Queer Corner: Our Invisible Visibility



The thing that I hear most often, both in and outside of the queer community, is that we’re an invisible group on this campus. People don’t hear about our events, know about our organizations or know who our

members are.

The frustrating part of this notion is that our community is visible in a lot of aspects. We have a LGBTQ Initiatives office (that a lot of other schools don’t have) that brings speakers to campus and holds events specifically about queer issues.

Every spring semester we hold “Big Gay Weekend” with events open to surrounding schools and Colgate students for three days. There is a Gay-Straight alliance called Advocates that meets every week to do activism work

on campus.

There are posters all over campus for GLOW: the queer group specifically for students of color, and support groups for athletes and Greek organization members. All of these are active in the community and visible if you’re paying attention.

So why is our community said to be invisible? The CCLS reports that approximately 5 percent of students on this campus identify as being not straight, so that means that in any of your classes with 20 people, one of them is statistically likely to be queer. Why do people not know of our resources and our events, if they are publicized and made visible, like most of the other events and departments on campus? Do people not know of any queer people on this campus? Are people scared to go to queer events?

Junior Benae Beamon puts it best: “Straight people don’t concern themselves with queer issues because they are not affected, which is sad because there is no desire to hear the difference and question it, there’s no desire to learn. What is most frustrating is that because they ignore the queer community they accuse it of invisibility.”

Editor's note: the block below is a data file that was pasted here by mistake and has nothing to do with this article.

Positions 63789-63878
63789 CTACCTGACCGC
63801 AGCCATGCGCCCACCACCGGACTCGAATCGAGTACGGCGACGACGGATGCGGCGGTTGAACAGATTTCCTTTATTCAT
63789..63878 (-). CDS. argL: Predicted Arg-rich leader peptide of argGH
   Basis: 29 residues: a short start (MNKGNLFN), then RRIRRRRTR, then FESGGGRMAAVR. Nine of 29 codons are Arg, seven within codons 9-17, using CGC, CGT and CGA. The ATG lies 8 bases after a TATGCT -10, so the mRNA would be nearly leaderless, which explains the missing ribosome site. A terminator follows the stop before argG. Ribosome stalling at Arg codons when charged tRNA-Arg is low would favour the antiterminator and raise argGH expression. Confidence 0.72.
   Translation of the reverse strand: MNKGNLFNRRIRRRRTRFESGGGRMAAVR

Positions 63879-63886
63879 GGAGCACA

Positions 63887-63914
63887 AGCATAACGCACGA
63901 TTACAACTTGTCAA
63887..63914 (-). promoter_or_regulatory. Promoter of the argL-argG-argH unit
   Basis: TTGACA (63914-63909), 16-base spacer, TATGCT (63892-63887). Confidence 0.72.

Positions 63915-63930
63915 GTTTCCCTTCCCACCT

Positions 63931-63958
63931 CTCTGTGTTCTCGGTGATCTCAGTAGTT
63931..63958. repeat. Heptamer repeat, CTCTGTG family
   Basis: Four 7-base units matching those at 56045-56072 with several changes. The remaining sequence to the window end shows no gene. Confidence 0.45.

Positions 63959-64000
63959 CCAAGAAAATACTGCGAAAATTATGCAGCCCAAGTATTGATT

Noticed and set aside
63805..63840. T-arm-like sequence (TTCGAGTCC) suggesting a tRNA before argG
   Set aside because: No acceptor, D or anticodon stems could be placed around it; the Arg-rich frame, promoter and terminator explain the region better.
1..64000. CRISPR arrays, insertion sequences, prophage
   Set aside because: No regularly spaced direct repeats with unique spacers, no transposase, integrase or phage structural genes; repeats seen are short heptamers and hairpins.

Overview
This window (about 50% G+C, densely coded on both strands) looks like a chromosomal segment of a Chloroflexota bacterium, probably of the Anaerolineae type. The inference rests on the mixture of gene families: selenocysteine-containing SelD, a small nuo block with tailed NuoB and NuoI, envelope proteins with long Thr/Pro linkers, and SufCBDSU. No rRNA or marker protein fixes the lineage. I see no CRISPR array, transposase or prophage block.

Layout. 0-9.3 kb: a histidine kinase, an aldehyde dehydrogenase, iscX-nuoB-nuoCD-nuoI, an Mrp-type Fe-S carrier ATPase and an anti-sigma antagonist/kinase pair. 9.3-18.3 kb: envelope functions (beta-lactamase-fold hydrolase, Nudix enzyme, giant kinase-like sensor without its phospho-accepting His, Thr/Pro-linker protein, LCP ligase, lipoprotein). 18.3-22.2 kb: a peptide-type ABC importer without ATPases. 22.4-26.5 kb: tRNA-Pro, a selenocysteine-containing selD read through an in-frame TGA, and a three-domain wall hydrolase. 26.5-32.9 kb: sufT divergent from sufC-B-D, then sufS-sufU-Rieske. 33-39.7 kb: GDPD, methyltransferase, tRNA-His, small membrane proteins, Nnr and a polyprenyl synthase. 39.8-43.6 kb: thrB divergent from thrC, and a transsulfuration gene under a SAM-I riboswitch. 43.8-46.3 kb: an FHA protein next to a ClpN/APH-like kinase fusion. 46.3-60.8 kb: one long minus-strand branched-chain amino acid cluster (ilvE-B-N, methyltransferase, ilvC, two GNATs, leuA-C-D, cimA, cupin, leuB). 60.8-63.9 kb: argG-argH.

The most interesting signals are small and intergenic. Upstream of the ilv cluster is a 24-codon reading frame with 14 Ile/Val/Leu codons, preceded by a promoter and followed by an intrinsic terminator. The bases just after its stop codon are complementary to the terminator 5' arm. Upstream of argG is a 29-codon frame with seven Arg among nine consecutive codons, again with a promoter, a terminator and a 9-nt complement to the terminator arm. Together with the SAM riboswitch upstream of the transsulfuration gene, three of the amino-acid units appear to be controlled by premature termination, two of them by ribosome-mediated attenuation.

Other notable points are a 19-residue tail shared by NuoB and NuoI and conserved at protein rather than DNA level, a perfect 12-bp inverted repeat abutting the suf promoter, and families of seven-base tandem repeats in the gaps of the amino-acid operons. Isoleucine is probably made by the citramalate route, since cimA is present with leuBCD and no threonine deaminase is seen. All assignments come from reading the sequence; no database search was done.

This can be applied to almost any group on campus, because all too often we don’t think we should concern ourselves with issues that don’t affect our identities. The queer community on campus is especially affected, because there are members of the community that don’t feel comfortable being open, so to some there is an air of secrecy surrounding us to protect individual identities.

While this may be true of some people closeting themselves for personal reasons, it doesn’t mean that the entire community is closed off and hiding from campus.

All too often, Colgate’s campus closets itself to the queer community, avoiding events and even individuals, because of the issues they bring up.

When we put an event together and advertise it, most often we get a random group of queer students and their

close friends. Our events are never just for queer people only, they’re for the entire campus to experience different aspects of our culture (usually intersecting with other cultures and communities on this campus) so that all sorts of people are able to engage with us on multiple levels. We aren’t trying to be excluded.

It’s frustrating for us because we want to be part of this campus, this supposed diverse community. We can only be so out, and we need help.

We need allies who want to learn about queer issues, either because they have a friend who identifies, or simply want to learn more about issues around them, so that we’re not just talking to ourselves, and can start making this campus the open, safe and accepting place it should be. I’m only one gay man writing for a college newspaper, and I’m doing what I can to try to change campus for the better.

The CCLS will say the same thing year after year until we come together as a united community and make a commitment to bettering students’ lives. All I’m asking is that you open your eyes and see the groups on this campus trying to make good changes and support them.

In case you were worried, attending a LGBTQ event won’t make you gay. Going to an ALANA event won’t change your skin color, going to a basketball game won’t make you more athletic (darn), and being in Women’s Studies won’t affect your genitalia. I know, I was worried too.

The worst that will happen is that you might get good food, meet some interesting people and learn about important topics. Scary, huh? You’re attending one of the most prestigious liberal arts colleges in the country, and this is one of the most important features of liberal arts: challenging your own views and having diverse experiences over many different topic areas. How boring and safe is it to do the same thing every week? Get involved in the campus and see all of the areas that you’re missing. More happens on this campus than you’d believe.

Plus, rainbow cake? Best. Thing. Ever.